Lawrence Toppman

‘The Bodyguard’ musical is just what you’d expect – and what you’d want

Singer Rachel Marron (Deborah Cox) gets her moment in the spotlight in “The Bodyguard.”
Singer Rachel Marron (Deborah Cox) gets her moment in the spotlight in “The Bodyguard.” ©2016 Joan Marcus

When Charlotte saw Deborah Cox five years ago, she was fleeing from the murderous affection of the insane title character in “Jekyll & Hyde.” Now she’s back at Belk Theater, escaping the murderous affection of an insane stalker in “The Bodyguard.” Somebody needs to get this woman into “South Pacific” and give her a rest.

Of course, there she wouldn’t be able to sing the music Whitney Houston made famous in the film 25 years ago. And that music suits Cox’s big set of pipes. After a brief prologue, she opens “The Bodyguard” on its national tour with the huge “Queen of the Night,” as if kicking off an arena rock show. By the time the entire cast did a post-curtain “I Wanna Dance With Somebody,” exhorting the audience to sing along, she had bewitched the PNC Broadway Lights crowd.

The script by Alexander Dinelaris simplifies Lawrence Kasdan’s already shallow film screenplay. For instance, both a stalker and a professional hit man chased pop singer Rachel Marron in the movie; here they’re merged into one character.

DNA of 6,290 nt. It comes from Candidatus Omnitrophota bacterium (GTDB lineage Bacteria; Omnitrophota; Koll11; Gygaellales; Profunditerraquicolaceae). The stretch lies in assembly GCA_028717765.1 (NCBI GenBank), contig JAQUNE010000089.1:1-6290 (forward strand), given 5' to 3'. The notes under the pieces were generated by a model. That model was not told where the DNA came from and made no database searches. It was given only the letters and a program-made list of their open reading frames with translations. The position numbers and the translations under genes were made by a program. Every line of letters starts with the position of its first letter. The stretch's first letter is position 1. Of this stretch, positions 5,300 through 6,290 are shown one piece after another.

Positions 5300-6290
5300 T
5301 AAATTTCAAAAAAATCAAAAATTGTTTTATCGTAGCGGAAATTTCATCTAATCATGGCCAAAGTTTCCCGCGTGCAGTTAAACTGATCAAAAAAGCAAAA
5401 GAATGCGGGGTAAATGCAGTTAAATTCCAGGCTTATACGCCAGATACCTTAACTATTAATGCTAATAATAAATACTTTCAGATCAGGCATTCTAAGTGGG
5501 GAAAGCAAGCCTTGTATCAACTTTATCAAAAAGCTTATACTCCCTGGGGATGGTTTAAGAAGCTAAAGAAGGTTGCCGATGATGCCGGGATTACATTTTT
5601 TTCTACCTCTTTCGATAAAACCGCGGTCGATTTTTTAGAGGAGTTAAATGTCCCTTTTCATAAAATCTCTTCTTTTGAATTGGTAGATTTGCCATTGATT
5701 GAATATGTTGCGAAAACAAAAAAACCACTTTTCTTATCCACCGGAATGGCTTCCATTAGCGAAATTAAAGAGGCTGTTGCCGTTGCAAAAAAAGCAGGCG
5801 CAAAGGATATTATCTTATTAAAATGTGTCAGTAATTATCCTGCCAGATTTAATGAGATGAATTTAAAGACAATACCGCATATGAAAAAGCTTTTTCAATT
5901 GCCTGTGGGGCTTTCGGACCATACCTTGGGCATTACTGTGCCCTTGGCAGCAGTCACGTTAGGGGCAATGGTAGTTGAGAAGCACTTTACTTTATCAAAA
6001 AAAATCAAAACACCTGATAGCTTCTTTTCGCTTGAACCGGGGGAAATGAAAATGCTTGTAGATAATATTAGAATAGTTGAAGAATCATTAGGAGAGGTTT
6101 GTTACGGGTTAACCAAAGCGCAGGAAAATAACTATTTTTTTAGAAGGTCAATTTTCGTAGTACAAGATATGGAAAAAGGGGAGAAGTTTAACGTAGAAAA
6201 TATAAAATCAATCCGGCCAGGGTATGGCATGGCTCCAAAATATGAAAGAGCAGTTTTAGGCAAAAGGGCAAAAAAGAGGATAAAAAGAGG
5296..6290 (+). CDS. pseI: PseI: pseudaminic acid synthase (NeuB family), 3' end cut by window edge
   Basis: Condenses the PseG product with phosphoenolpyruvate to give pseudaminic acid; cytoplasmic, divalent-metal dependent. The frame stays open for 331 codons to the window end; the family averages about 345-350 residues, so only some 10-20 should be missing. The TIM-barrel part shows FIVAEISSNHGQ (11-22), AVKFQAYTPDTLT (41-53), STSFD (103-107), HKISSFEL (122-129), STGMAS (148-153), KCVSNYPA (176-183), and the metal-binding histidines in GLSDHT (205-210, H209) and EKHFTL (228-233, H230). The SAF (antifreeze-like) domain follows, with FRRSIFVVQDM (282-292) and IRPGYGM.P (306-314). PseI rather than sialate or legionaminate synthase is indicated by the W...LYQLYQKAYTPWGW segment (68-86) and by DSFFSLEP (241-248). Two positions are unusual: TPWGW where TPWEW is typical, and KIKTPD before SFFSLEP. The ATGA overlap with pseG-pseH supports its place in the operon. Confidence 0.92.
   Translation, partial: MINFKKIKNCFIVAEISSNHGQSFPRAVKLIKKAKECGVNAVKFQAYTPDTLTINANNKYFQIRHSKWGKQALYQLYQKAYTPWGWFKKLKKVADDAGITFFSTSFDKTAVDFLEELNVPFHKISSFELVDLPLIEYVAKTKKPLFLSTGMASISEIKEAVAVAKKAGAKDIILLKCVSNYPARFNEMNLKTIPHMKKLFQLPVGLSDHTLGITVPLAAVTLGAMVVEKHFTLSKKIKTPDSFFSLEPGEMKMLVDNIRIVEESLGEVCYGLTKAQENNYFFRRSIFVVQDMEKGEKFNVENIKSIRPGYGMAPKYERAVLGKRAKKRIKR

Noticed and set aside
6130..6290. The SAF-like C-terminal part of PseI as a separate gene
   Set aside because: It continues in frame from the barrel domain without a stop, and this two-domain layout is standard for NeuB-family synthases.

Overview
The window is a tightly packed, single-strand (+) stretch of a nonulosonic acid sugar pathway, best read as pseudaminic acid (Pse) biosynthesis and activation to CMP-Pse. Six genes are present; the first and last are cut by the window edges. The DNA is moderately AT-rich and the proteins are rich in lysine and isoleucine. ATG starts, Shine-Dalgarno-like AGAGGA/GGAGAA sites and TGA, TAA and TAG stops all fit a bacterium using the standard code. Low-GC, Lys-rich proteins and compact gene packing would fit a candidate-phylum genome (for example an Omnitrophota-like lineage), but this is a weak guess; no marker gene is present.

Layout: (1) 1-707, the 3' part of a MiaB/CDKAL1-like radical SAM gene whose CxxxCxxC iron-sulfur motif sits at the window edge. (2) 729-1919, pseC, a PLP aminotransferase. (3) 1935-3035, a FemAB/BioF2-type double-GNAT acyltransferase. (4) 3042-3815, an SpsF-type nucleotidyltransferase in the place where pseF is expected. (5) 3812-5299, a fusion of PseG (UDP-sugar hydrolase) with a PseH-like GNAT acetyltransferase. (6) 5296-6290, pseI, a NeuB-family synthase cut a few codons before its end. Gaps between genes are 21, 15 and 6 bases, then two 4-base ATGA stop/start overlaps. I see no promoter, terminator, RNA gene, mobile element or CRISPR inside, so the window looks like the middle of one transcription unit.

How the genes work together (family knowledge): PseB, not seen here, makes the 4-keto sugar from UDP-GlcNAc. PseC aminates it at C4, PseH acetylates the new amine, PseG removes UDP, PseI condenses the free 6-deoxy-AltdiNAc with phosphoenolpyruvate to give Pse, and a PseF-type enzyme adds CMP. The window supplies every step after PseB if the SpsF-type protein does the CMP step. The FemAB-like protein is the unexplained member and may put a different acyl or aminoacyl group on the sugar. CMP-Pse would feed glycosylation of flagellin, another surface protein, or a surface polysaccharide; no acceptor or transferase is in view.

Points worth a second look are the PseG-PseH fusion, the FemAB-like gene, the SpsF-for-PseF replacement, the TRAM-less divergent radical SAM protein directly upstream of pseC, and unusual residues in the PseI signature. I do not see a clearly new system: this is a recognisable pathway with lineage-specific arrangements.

We get no back story on bodyguard Frank Farmer (Judson Mills). He’s just a guy with a mission and nothing to make him compelling enough for Rachel (Cox) and sister Nicki (Jasmin Richardson) to tumble for him almost at once. This isn’t a knock on the amiable, low-key Mills, who channels Kevin Costner’s foursquare, slightly stodgy Frank from the film. None of the characters registers as anything more than an excuse for music.

But what music! We get the five fine songs Houston debuted in the film plus almost a dozen more, and Cox – who sings most of them – makes them her own. Her slightly husky, sometimes soaring and impassioned vocals make you forget improbabilities or absurdities in the writing. Richardson has a lustrous voice, too; Nicki must sing a little less well than Rachel, of course, but Richardson cut loose with Cox during the finale to show her chops in a duet.

By then we were in full concert mode. Male dancers leapfrogged and somersaulted; a sassy female chorus strutted; Douglas Baldeo, who plays Rachel’s 10-year-old son, had the woman behind me shouting, “He’s like a little MJ!” (Sure enough, his credits say he toured in “Motown: The Musical,” presumably as Michael Jackson.)

Even the stalker, stone-faced Jorge Paniagua, swung his lady merrily through the all-out number. We had gone down Memory Lane, away from any kind of dramatic experience to a time when Houston was in her prime, “The Bodyguard” was a monster movie hit, and we all wanted to dance with somebody who loved us. It was a joyful moment.

P.S. Charlotte native Jonathan Hadley has a fair-sized supporting role as Rachel’s pushy publicist, Sy Spector. I would guess it requires about one-fifth of his range as an actor, but he’s fun to watch.

Toppman: 704-358-5232

‘The Bodyguard’

When: 7:30 p.m. Wednesday-Thursday, 8 p.m. Friday, 2 and 8 p.m. Saturday, and 1:30 and 7 p.m. Sunday.

Where: Belk Theater, 130 N. Tryon St.

Running time: 140 minutes.

Tickets: $25-$109.50.

Details: 704-372-1000; www.blumenthalarts.org.

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